My idiolect would transform dramatically if I was going to attend a job interview for example, as I would speak very formally and speak much more softly in contrast with my loud outspoken voice.
Generally speaking, when I am talking or trying to think of something, I would use ‘fillers’ such as hmm… and ‘like’ etc I pick these from my sociolects.
Another key aspect of my idiolect extends beyond speech even to my writing or being on the internet e.g. social networking sites such as Facebook, MSN, etc. where everyone talks by shortening words and abbreviating words. For example, ‘isn’t it' turns to the definitely non-standard - INNIT!
In conclusion, I suppose my idiolect is part of my identity: who I am. I have features that reflect my family, my masculine identity (gender) and where I am from, but also I hope me as a ‘unique’ individual.
It’s time we heard a female voice. Lauren also has an interesting take on this task. Over to you, Lauren.
My Personal Idiolect
England has such a wide range of accents and dialects. Where I live, due to my background and being brought up in the countryside on the outskirts of the small city of Hereford, I have picked up many interesting features in my idiolect. For example I have a strong accent, which causes me to emphasise the phoneme ‘r’ in words in my utterances. (This is known as a ‘rhotic’ pronunciation.)
I tend to change my language and idiolect in the different scenarios that I find myself in. For example, one trait of my age group is to replace the word ‘really’ with ‘proper’ e.g. ‘that’s proper bad’.
Another word I have picked up is ‘like’. I use the word 'like' as a filler when I am struggling to use the appropriate words in the appropriate context. So instead of using it more in the standard form; (‘I like cake’) I use it in a more non-standard context (‘there was like, so many people in the crowd’).
My favourite fixed expression that I am always repeating in my utterances is: ‘the thing is’. I use it all the time. When it is clearly not needed, it really aggravates my friends, but not as much as my voiced pauses ‘umm’ and ‘err’ which I am forever uttering to stop myself from stumbling over my words. This really drives them crazy.
When I’m with a group of people I tend to change my language and even my accent, dependent on who I’m with. I find that I pick up new words and phrases, like the word ‘well’, which I use as an intensifier like the word ‘very’. E.g. ‘she was well ill’.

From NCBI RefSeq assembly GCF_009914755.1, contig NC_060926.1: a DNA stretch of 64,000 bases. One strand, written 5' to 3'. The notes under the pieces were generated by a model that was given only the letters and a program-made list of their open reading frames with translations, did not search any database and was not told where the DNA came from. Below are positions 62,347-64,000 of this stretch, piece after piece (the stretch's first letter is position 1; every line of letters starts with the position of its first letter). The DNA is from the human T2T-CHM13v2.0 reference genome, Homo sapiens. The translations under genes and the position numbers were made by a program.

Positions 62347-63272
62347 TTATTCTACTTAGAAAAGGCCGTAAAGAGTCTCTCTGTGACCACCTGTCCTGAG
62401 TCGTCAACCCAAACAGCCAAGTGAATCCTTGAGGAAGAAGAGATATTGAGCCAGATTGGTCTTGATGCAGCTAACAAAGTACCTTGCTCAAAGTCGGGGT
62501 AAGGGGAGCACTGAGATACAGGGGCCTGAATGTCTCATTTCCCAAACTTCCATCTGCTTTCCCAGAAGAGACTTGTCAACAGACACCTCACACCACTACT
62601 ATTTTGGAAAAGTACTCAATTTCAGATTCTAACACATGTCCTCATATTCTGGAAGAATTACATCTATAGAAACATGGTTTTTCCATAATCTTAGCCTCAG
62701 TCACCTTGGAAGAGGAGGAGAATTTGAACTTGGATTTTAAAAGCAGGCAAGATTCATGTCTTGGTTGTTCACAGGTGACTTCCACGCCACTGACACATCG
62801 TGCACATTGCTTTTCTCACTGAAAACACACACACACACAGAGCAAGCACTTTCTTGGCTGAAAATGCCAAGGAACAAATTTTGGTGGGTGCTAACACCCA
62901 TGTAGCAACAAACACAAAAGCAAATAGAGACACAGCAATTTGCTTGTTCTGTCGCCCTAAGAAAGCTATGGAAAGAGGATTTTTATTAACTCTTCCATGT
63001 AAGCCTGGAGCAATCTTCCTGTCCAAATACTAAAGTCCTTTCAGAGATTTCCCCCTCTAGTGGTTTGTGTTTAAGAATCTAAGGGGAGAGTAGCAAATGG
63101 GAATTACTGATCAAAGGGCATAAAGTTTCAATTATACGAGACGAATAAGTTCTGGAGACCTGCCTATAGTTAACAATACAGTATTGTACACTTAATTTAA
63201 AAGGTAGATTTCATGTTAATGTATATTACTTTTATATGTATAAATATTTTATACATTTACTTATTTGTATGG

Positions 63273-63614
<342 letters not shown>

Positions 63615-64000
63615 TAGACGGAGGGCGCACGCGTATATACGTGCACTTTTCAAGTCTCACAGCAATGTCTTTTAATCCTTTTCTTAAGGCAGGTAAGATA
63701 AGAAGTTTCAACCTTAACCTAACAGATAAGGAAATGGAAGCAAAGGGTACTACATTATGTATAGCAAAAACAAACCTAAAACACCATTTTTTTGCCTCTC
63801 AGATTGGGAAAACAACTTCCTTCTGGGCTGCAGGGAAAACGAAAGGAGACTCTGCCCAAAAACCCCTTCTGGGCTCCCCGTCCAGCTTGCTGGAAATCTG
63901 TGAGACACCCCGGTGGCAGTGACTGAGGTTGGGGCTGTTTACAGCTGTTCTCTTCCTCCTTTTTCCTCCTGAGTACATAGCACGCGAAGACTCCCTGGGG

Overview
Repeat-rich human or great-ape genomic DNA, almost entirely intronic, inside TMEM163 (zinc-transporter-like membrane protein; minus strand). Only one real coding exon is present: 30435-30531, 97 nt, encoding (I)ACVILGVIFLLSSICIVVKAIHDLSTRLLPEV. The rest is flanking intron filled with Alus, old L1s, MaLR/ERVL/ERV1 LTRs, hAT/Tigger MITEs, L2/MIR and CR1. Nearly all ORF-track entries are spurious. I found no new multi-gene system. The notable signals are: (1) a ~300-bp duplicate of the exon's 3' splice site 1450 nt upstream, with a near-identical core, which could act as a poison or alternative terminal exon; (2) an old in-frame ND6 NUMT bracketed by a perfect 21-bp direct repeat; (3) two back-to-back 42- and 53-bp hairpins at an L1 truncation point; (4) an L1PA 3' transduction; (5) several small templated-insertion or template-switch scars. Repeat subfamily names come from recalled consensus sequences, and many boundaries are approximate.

I also adjust my accent when I’m with those from other areas, which can be hilarious. It occurs most frequently when I’m with Welsh people or Northerners. I pick up their accents and speak like them. This is technically known as accommodation. I think this is to do with my love for acting, but it can sometimes get me in to serious trouble, as they think I’m ‘taking the mick’ and mocking them.
I think generally my syllables are well enunciated, especially when with my parents. For example, when I’m with my friends I might say; ‘I’m goin’ to play hockey’, but when I’m with my parents I would pronounce the ‘ng’ phoneme as in so called RP. I’d say I’ve got quite a loud and clear voice, because I always like to be heard.
Not only is my language forever changing, but also my body language and gestures. I am a very ‘bubbly’ and animated person so when I’m explaining or describing something I shake and move my hands a lot, and I tend to talk over people and interrupt stories without thinking, which I’m really embarrassed about. It is perhaps an English trait to worry about gestures. They are natural and other cultures such as Italian speakers are said to be unable to speak if they are carrying burdens in both hands. (Perhaps an exaggeration.)
My biggest feature and most famous idiolectal habit is definitely my tone and pitch. When describing something I raise my pitch towards the end of the sentence with a slight inflection, as if I’m asking a question, which is always confusing people. This is sometimes known in linguistically aware circles as ‘upspeak’ (but some people just call it - ‘annoying’).
We’d like to add to this article on idiolect with more students’ linguistic self portraits. Send any comments or ideas, or even articles to me. Watch this space!

Joe Nicholas, Tutor of English